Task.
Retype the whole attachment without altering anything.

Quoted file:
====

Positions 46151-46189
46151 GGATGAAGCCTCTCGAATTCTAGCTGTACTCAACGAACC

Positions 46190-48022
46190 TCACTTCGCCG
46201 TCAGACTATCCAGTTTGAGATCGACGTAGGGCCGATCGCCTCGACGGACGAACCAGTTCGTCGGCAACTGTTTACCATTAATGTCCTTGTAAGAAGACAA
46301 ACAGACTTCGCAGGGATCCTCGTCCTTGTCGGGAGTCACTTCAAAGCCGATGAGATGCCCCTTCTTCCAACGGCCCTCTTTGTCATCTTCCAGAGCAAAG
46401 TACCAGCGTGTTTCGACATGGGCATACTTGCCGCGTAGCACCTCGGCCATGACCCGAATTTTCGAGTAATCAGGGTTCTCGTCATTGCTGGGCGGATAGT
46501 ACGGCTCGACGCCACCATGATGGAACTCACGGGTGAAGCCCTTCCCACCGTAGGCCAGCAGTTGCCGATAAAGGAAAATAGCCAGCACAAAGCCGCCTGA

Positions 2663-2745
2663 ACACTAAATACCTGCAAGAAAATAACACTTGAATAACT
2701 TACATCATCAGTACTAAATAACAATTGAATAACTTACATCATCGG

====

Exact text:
Positions 46151-46189
46151 GGATGAAGCCTCTCGAATTCTAGCTGTACTCAACGAACC

Positions 46190-48022
46190 TCACTTCGCCG
46201 TCAGACTATCCAGTTTGAGATCGACGTAGGGCCGATCGCCTCGACGGACGAACCAGTTCGTCGGCAACTGTTTACCATTAATGTCCTTGTAAGAAGACAA
46301 ACAGACTTCGCAGGGATCCTCGTCCTTGTCGGGAGTCACTTCAAAGCCGATGAGATGCCCCTTCTTCCAACGGCCCTCTTTGTCATCTTCCAGAGCAAAG
46401 TACCAGCGTGTTTCGACATGGGCATACTTGCCGCGTAGCACCTCGGCCATGACCCGAATTTTCGAGTAATCAGGGTTCTCGTCATTGCTGGGCGGATAGT
46501 ACGGCTCGACGCCACCATGATGGAACTCACGGGTGAAGCCCTTCCCACCGTAGGCCAGCAGTTGCCGATAAAGGAAAATAGCCAGCACAAAGCCGCCTGA

Positions 2663-2745
2663 ACACTAAATACCTGCAAGAAAATAACACTTGAATAACT
2701 TACATCATCAGTACTAAATAACAATTGAATAACTTACATCATCGG